How do you start off your day?
For many of us, the first thing in our hands when we wake up is our cell phone. Whether it is checking for messages and emails, scrolling through Facebook, checking the news, or playing a quick game to wake up, the phone is in our hands almost instantly. We do not question it. It is almost second nature. The smartphone is a familiar device.
This is our normal. Connectedness is our normal.
As we progress throughout our day, this connectedness does not stop. We don’t want it to! Dr. Jim Taylor says, “These days, the expectation is that we can be connected in many ways at any time by anyone. The default is connectivity, so being connected has become the norm. Any break from that norm feels like a loss.” We get caught up in fast-paced living, letting the culture of connectedness dictate our need for communication. Our need for constant access to everything. We are impatient, and want everything to come to us instantly.
And we are also overworked.
Our constant state of needing connection to each other has also shown others that they can be connected to us. By staying connected to the world around us, we are also making ourselves available to the world.
We portray ourselves as connected, accessible, real, and involved. The downside of this is when others see this. If our social media presence is continual, we will be expected to be present. If we always have our phones at work, the boss will expect you to answer your phone outside of work as well. This is where it gets more dangerous.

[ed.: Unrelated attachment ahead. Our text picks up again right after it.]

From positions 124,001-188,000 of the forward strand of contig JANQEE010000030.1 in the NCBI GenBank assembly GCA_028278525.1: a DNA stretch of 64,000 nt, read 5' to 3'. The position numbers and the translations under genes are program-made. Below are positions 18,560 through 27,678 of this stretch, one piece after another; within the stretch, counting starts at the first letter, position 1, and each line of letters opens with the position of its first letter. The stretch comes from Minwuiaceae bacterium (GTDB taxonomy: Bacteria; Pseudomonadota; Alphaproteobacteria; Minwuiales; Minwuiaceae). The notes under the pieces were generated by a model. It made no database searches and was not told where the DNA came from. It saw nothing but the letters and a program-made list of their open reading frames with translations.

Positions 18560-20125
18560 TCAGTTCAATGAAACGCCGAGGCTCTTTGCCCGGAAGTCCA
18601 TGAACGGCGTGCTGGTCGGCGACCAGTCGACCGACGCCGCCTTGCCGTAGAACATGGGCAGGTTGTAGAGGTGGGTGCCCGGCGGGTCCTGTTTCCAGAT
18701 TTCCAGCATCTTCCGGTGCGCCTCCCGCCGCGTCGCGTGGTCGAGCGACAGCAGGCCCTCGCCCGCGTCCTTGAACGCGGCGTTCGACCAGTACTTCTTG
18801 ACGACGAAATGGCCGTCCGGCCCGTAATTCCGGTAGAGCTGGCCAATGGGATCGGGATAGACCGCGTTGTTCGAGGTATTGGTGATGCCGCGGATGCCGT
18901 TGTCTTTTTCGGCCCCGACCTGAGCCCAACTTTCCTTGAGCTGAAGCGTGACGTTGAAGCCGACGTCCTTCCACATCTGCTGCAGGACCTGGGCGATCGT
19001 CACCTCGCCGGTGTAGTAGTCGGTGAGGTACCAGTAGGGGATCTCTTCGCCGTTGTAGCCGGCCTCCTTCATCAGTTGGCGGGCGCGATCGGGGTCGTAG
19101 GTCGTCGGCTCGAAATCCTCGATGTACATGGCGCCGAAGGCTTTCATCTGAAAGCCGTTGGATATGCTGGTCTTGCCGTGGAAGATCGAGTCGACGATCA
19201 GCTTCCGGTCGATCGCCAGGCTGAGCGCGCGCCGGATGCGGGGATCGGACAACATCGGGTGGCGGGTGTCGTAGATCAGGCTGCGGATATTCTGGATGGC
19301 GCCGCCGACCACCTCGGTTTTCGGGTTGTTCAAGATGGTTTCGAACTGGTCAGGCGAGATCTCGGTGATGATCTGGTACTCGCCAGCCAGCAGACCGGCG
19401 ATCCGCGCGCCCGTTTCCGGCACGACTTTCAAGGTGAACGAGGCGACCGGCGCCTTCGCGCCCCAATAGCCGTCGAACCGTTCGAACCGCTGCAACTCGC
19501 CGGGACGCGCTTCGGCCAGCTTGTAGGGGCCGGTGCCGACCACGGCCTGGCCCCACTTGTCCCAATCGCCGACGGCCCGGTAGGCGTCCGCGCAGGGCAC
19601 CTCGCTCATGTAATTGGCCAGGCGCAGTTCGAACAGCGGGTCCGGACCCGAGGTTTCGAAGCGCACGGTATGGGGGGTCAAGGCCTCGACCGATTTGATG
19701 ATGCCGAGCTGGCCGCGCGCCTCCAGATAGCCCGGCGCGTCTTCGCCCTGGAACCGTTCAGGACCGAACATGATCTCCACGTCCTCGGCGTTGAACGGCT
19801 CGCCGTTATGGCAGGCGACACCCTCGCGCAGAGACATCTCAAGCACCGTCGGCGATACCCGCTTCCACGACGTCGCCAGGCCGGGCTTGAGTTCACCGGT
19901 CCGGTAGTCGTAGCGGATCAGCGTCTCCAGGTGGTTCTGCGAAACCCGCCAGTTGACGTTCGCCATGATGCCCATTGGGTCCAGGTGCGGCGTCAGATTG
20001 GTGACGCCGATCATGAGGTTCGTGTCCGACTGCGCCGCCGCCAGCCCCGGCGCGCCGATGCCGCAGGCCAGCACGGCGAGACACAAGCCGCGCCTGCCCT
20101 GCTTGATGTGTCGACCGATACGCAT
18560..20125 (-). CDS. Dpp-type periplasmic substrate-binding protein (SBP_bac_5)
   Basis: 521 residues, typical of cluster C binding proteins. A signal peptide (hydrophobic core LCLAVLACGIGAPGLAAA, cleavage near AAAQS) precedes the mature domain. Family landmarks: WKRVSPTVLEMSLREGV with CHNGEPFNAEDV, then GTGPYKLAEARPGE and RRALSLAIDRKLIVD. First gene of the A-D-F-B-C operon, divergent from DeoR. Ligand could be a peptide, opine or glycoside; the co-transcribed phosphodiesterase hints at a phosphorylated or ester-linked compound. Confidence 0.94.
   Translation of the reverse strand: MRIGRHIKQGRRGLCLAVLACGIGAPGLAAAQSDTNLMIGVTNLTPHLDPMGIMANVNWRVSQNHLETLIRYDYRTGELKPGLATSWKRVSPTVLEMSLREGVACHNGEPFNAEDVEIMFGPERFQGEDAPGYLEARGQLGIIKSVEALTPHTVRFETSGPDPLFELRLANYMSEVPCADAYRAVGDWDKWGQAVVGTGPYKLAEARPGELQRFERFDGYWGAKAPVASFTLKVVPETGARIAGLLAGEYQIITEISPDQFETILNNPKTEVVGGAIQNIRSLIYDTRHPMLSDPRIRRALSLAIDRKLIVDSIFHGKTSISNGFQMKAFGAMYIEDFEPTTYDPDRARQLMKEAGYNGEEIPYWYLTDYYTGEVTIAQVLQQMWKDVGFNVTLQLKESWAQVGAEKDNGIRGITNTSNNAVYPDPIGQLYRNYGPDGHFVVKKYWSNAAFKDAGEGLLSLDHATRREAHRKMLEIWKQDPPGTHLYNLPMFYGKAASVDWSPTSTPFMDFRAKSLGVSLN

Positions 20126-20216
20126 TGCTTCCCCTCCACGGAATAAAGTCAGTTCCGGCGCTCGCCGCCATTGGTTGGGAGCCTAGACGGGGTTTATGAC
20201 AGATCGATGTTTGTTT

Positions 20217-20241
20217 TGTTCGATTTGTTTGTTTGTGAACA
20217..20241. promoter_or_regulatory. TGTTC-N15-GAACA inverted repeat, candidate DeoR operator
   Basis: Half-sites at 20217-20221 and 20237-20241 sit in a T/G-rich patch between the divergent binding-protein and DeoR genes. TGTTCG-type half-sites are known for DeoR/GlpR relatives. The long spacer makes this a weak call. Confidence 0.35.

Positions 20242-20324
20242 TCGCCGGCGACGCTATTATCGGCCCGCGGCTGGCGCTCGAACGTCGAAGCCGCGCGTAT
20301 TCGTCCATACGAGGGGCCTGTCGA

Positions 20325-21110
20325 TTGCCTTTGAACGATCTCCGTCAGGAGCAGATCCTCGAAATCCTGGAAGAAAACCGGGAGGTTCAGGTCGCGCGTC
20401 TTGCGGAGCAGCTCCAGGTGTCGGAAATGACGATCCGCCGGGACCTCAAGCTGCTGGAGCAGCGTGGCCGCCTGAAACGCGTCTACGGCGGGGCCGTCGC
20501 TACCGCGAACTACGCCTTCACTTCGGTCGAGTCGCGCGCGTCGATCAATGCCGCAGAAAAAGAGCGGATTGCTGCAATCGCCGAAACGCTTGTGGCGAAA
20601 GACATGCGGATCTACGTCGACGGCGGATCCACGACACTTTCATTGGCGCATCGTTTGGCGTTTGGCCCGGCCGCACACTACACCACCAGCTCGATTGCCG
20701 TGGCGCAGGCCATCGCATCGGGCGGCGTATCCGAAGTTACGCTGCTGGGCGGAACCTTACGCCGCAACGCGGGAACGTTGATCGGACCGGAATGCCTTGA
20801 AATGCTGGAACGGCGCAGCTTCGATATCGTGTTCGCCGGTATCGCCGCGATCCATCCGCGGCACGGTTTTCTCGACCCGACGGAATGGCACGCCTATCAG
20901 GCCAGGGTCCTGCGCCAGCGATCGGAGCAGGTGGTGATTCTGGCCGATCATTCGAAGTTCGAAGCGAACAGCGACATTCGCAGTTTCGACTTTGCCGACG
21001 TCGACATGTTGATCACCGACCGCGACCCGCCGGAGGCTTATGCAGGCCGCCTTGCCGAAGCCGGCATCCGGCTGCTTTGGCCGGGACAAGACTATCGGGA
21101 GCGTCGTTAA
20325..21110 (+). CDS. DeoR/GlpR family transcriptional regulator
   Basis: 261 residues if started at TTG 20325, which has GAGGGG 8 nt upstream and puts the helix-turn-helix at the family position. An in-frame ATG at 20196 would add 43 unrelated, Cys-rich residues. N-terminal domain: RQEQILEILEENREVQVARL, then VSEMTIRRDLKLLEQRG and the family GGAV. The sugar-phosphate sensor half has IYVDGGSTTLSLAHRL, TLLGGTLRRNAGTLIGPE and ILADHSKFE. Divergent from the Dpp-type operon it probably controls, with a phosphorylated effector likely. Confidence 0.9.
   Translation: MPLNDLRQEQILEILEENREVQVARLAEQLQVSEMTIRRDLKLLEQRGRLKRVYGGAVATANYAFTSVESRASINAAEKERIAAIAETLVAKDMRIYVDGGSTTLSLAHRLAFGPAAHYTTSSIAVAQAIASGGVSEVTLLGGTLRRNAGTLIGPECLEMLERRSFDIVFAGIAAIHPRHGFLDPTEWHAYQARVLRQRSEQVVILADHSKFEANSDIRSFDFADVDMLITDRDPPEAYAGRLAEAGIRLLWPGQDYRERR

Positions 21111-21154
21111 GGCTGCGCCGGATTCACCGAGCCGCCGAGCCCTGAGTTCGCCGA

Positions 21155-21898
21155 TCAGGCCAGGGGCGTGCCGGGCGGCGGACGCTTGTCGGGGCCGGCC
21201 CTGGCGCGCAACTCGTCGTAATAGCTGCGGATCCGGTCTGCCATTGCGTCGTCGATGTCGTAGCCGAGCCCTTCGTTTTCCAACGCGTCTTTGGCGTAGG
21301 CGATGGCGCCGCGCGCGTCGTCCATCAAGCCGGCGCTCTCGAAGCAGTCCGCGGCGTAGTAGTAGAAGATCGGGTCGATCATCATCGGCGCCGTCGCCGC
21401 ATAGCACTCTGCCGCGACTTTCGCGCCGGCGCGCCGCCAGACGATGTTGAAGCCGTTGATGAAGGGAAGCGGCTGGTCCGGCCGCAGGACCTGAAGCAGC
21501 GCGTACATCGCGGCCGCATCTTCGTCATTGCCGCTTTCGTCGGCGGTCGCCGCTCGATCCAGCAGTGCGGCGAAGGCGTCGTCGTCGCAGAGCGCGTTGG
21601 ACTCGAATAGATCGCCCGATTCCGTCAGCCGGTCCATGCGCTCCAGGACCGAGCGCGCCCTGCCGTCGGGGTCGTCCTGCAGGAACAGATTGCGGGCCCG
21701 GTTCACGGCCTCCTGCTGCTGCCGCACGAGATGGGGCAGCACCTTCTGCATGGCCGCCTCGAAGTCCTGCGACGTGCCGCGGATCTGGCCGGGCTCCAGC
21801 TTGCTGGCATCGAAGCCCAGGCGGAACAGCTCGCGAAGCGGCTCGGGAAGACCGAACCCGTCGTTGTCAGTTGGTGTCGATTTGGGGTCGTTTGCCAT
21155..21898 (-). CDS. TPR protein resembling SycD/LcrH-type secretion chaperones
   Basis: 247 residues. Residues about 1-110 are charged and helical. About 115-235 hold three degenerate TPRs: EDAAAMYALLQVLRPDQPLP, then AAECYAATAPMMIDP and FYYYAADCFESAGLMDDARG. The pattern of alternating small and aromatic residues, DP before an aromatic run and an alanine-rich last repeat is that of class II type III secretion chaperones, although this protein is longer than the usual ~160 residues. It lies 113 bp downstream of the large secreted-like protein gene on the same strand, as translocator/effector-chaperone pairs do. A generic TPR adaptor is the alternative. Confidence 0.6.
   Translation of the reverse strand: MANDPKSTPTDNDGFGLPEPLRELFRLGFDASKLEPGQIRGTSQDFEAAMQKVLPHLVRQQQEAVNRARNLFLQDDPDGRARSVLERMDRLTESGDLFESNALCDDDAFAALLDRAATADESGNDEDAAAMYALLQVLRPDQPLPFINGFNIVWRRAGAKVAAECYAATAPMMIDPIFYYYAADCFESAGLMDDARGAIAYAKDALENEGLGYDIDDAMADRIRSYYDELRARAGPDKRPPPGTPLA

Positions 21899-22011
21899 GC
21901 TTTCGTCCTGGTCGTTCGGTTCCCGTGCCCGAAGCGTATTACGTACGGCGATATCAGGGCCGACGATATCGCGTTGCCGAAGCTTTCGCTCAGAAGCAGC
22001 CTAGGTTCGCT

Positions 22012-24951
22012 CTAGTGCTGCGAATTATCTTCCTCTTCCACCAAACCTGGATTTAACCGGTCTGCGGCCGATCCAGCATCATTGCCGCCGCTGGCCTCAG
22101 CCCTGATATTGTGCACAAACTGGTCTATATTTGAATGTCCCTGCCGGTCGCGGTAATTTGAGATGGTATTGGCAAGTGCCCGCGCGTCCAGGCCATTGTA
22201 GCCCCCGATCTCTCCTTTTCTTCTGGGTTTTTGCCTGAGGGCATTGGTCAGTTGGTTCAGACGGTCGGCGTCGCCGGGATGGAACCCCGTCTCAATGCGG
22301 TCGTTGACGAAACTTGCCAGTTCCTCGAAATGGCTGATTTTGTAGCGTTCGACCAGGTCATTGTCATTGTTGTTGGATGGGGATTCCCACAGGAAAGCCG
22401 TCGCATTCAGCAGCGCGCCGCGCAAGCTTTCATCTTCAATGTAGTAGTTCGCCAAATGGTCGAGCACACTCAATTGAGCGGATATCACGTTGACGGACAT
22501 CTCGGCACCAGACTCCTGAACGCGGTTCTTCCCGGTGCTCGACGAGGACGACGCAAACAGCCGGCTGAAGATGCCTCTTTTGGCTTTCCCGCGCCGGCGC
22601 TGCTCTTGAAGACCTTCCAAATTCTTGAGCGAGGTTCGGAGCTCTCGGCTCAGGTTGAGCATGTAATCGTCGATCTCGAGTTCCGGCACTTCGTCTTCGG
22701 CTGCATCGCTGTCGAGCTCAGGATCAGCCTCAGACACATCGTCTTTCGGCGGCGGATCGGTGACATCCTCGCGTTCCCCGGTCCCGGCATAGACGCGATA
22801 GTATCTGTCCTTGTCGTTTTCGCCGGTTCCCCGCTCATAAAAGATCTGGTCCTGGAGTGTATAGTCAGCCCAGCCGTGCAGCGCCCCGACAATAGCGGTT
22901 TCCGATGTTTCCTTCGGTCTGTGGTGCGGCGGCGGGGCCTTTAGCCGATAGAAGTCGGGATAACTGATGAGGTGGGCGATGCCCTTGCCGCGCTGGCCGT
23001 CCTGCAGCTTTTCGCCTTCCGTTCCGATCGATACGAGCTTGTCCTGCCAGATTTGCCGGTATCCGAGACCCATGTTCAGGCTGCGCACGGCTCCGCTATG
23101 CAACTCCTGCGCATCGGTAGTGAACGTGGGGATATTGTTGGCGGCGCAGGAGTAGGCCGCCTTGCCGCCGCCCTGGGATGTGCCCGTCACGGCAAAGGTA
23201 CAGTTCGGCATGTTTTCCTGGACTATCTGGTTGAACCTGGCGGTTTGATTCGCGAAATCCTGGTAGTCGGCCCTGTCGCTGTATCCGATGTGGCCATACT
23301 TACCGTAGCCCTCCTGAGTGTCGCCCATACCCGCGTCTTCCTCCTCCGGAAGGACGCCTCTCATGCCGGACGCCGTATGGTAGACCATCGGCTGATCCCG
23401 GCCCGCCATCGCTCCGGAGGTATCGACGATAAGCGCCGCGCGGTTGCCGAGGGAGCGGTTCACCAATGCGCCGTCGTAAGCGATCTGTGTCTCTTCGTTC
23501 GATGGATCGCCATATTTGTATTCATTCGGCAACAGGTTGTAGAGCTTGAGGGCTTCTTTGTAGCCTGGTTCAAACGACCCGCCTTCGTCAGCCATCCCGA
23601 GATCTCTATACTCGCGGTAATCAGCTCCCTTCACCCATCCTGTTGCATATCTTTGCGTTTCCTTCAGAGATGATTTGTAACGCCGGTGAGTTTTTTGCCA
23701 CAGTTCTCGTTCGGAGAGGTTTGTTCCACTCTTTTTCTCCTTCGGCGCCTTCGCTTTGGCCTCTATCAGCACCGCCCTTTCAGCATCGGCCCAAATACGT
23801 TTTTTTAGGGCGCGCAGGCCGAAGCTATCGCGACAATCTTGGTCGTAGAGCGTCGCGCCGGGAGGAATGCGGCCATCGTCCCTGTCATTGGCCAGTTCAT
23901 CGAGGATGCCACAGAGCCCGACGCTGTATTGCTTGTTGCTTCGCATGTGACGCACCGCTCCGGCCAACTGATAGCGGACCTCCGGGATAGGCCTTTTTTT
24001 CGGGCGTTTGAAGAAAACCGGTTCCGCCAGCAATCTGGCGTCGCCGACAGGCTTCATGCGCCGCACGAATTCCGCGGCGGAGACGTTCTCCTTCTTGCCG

This is where stress comes into play.
There is a danger when we are continually available that we have no time to recharge. To rest. To be still.
These are values that we as Christians should have. Psalm 46:10 says, “Be still, and know that I am God.” This verse has long been understood to teach us that in the stillness, God is present. When we let go of the things around us, we can find Him there. [Here is one of my favorite resources on this topic]
This is not just a Christian thing, however. A recent study came to this conclusion, “The results demonstrate that nonwork hours during which employees are required to remain available for work cannot be considered leisure time because employees’ control over their activities is constrained and their recovery from work is restricted.” Always being “on call” is a massive strain. It gives us no time to re-energize.
It also requires us to live a life always based on the approval of others. We must always be available for the people in our life. We must always do a good job for them. The boss could contact us at any minute, so we had better respond quickly!
Existing in this state is taxing. It wears us out. It should not be maintained.
We need to take breaks. We need to rest.
We need to put down the phones, and let our real surroundings impact us.
At the dinner table, hearing your son talk about how his teacher told a funny joke or his friend got a new dog, and seeing the joy on his face needs to be the most important thing. It is not time to read the email from the boss, stressing you out about tomorrow’s assignments. This cannot happen unless the parent puts down their phone. We must learn to set a precedent of valuing real interaction.
There are certainly times where we want and need to be accessible. However, when the time comes to be accessible to one rather than all, we need to be able to switch gears and set everything straight. We cannot become slaves to our devices.